Courteenhall Estate has been shortlisted for the Farming Environment Award in this year’s Northamptonshire Food & Drinks Awards.
The Farming Environment category is sponsored by the Weetabix Growers Group and Courteenhall is one of six finalists.
The award is designed to recognise farmers who have supplied Weetabix within the last two years and who have taken demonstrable action to reduce the environmental impact of growing wheat through carbon footprint reduction, promoting wildlife or regenerative agriculture.
The award winner will be announced at the Royal & Derngate on November 1st at the 15th Weetabix Food & Drink Awards.
Peter Chandley, Head of Quality and Food Safety at Weetabix, said: “This award showcases the important work of our Growers Group of farmers and, as this year’s harvest comes to an end, it’s wonderful to celebrate local farmers doing so much for farming in a sustainable way.”
Courteenhall Farm was previously purely arable with a rotation of wheat and rapeseed but over the last decade it has been strategically changed to a wider rotation and is now being farmed in new and innovative ways.
Dr Johnny Wake is Managing Partner of Courteenhall and is on a mission to secure a sustainable future today and for generations to follow, and for the estate to be carbon neutral by 2030, if not sooner.
As an ex-doctor now working in agriculture, he is committed to building a bridge between farming, health and education.
Dr Wake said: “We’re delighted to have been selected as a finalist for the Farming Environment Award. We’re a family-run business and our team work hard to build a wide variety of diverse and sustainable practices across our farming activities.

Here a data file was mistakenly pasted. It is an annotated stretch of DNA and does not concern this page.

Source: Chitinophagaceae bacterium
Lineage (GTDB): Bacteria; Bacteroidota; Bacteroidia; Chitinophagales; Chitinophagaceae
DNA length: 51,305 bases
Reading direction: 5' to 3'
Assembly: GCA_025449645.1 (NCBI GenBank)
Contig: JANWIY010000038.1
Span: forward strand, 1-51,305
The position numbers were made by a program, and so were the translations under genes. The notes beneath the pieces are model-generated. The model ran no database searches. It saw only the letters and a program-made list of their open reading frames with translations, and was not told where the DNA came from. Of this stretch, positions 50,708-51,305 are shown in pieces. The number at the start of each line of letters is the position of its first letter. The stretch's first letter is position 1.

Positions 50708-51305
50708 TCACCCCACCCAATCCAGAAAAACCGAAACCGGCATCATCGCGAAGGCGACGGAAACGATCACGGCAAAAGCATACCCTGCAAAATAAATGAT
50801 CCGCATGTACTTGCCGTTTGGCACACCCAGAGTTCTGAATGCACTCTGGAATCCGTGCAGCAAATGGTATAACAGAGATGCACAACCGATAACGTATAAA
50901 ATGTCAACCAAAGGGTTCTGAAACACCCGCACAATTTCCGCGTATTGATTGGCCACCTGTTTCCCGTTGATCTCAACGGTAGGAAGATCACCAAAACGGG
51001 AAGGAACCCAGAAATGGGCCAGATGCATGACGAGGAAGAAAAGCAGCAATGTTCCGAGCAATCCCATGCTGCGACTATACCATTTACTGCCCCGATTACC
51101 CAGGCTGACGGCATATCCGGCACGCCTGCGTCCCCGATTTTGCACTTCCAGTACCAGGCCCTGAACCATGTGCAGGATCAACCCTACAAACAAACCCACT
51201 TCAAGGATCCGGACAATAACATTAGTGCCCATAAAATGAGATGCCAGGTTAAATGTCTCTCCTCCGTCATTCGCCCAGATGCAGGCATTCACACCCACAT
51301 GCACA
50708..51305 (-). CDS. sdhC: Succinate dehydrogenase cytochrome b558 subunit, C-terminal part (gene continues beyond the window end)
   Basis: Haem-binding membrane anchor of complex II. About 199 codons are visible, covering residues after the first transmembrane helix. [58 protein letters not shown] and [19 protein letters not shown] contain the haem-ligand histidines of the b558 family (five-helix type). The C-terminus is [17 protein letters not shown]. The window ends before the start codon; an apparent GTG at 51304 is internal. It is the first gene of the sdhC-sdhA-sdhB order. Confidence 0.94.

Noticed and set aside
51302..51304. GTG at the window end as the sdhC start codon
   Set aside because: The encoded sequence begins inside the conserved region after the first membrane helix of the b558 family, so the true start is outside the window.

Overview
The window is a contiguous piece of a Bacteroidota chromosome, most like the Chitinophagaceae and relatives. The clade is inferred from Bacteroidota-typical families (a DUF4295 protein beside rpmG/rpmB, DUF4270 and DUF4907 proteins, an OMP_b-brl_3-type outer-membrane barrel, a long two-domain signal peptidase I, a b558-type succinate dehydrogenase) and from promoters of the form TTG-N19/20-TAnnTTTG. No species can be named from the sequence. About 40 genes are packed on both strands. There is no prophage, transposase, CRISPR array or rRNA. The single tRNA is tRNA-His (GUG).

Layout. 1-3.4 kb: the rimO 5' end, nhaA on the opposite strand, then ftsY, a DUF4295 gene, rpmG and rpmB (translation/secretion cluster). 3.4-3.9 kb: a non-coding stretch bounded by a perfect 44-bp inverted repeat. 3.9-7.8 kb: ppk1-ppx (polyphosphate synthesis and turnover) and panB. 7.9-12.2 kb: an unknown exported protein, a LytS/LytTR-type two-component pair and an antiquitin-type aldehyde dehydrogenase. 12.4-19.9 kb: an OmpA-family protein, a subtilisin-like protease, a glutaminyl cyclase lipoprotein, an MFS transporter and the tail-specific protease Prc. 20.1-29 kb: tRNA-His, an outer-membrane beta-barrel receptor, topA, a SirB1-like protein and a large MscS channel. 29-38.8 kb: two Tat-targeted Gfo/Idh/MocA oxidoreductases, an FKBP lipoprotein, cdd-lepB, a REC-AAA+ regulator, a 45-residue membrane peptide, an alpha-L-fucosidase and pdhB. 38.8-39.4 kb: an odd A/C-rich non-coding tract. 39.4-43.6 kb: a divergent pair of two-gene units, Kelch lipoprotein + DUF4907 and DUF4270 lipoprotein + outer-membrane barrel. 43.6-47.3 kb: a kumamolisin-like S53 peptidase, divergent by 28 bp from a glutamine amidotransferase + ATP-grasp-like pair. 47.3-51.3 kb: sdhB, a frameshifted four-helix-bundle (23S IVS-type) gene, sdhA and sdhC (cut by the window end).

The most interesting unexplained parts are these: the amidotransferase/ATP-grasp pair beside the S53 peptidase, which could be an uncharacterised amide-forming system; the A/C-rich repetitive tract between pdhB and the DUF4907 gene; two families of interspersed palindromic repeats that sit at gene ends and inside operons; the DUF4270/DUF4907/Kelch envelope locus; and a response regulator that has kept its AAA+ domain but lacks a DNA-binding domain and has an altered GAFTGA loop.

“The farming industry has an important role to play in mitigating climate change with nature-based solutions such as more sustainable soil and water management, increased biodiversity and greater energy efficiency.
“We believe that farming alongside nature is crucial which is why we entered into the Higher Tier Countryside Stewardship agreement to protect and enhance our natural environment, increase biodiversity, improve habitats, water and air quality.
“Over the past few years, we have also been moving towards regenerative farming with a number of initiatives including working with the Rare Breeds Survival Trust to reintroduce Traditional Hereford cattle and Llanwenog sheep to our farms. They benefit the soil quality, carbon sequestration through grazing and muck and benefit biodiversity. We don’t use insecticides, minimise our use of nitrogen and avoid leaving bare soils.”
Last month Dr Wake won the prestigious Bledisloe Gold Medal for Landowners from the Royal Agricultural Society of England (RASE) for his outstanding contribution to farming for food, people, the environment and profit.